In the sultry weather I had left open window and door, and every sound came clear from the outside. I heard the scuffling of feet, and some confused talk, and presently there stumbled into my house half a dozen wild-looking figures. They blinked in the lamplight, and one begged to know if "Mr. Garbled" were at home. All had decked themselves for this play in what they fancied was the dress of pirates--scarlet sashes, and napkins or turbans round their heads, big boots, and masks over their eyes. I did not recognize a face, but I was pretty clear that Mr. Grey was not of the number, and I was glad, for the matter between him and me was too serious for this tomfoolery. All had been drinking, and one at least was very drunk. He stumbled across the floor, and all but fell on Ringan in his chair.

 "Hullo, old Square-Toes," he hiccupped; "what the devil are you?"

 "Friend, thee is shaky on thy legs," said Ringan, in a mild voice, "It were well for thee to be in bed."

"Bed," cried the roysterer; "no bed for me this night! Where is that damnable Scots packman?"

 I rose very quietly, and lit another lamp. Then I shut the window, and closed the shutters. "Here I am," I said, "very much at your service, gentlemen."

 One or two of the sober ones looked a little embarrassed, but the leader, who I guessed was the youth from Gracedieu, was brave enough.

"The gentlemen of Virginia," he said loudly, "being resolved that the man Garvald is an offence to the dominion, have summoned the Free Companions to give him a lesson. If he will sign a bond to leave the country within a month, we are instructed to be merciful. If not, we have here tar and feathers and sundry other adornments, and to-morrow's morn will behold a pretty sight. Choose, you Scots swine." In the excess of his zeal, he smashed with the handle of his sword a clock I had but lately got from Glasgow.

 Ringan signed to me to keep my temper. He pretended to be in a great taking.

 "I am a man of peace," he cried, "but I cannot endure to see my friend outraged. Prithee, good folk, go away. See, I will give thee a guinea each to leave us alone."

This had the desired effect of angering them. "Curse your money," one cried. "You damned traders think that you can buy a gentleman. Take that for your insult." And he aimed a blow with the flat of his sword, which Ringan easily parried.

 "I had thought thee a pirate," said the mild Quaker, "but thee tells me thee is a gentleman."

 "Hold your peace, Square-Toes," cried the leader, "and let's get to business."

 "But if ye be gentlefolk," pleaded Ringan, "ye will grant a fair field. I am no fighter, but I will stand by my friend."

 I, who had said nothing, now broke in. "It is a warm evening for sword-play, but if it is your humour, so be it."

 This seemed to them hugely comic. "La!" cried one. "Sawney with a sword!" And he plucked forth his own blade, and bent it on the floor.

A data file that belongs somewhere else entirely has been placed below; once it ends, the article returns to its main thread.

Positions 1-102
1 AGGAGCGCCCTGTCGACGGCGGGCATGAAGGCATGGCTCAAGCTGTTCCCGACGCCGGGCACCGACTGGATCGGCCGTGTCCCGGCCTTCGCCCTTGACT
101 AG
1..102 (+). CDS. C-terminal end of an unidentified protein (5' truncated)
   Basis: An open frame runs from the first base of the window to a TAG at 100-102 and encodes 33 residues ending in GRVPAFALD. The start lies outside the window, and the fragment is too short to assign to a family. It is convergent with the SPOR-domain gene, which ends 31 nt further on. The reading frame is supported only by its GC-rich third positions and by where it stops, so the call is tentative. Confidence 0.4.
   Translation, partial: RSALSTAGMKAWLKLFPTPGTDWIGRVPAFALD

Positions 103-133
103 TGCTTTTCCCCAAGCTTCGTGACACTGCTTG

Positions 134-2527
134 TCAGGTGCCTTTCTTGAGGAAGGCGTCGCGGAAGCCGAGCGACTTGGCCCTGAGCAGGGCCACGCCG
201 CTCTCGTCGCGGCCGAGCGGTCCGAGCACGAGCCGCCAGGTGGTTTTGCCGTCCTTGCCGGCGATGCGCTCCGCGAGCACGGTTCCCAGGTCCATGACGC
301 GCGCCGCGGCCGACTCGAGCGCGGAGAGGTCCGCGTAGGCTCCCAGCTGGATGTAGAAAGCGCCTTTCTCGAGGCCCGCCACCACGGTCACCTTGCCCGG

Ringan smiled gently, "Thee must grant me the first favour," he said, "for I am the challenger, if that be the right word of the carnally minded." And standing up, he picked up the blade from beside him, and bowed to the leader from Gracedieu.

Nothing loath he engaged, and the others stood back expecting a high fiasco. They saw it. Ringan's sword played like lightning round the wretched youth, it twitched the blade from his grasp, and forced him back with a very white face to the door. In less than a minute, it seemed, he was there, and as he yielded so did the door, and he disappeared into the night. He did not return, so I knew that Ringan must have spoke a word to Faulkner.

 "Now for the next bloody-minded pirate," cried Ringan, and the next with a very wry face stood up. One of the others would have joined in, but, crying, "For shame, a fair field," I beat down his sword.

The next took about the same time to reach the door, and disappeared into the darkness, and the third about half as long. Of the remaining three, one sulkily declined to draw, and the other two were over drunk for anything. They sat on the floor and sang a loose song.

"It seems, friends," said the Quaker, "that ye be more ready with words than with deeds. I pray thee"--this to the sober one--"take off these garments of sin. We be peaceful traders, and cannot abide the thought of pirates."

He took them off, sash, breeches, jerkin, turban, and all, and stood up in his shirt. The other two I stripped myself, and so drunk were they that they entered into the spirit of the thing, and themselves tore at the buttons. Then with Ringan's sword behind them, the three marched out of doors.

There we found their companions stripped and sullen, with Faulkner and the men to guard them. We made up neat parcels of their clothes, and I extorted their names, all except one who was too far gone in drink.

"To-morrow, gentlemen," I said, "I will send back your belongings, together with the tar and feathers, which you may find useful some other day. The night is mild, and a gentle trot will keep you from taking chills. I should recommend hurry, for in five minutes the dogs will be loosed. A pleasant journey to you."

They moved off, and then halted and apparently were for returning. But they thought better of it, and presently they were all six of them racing and stumbling down the hill in their shifts.

The Quaker stretched his legs and lit a pipe. "Was it not a scurvy trick of fate," he observed to the ceiling, "that these poor lads should come here for a night's fooling, and find the best sword in the Five Seas?"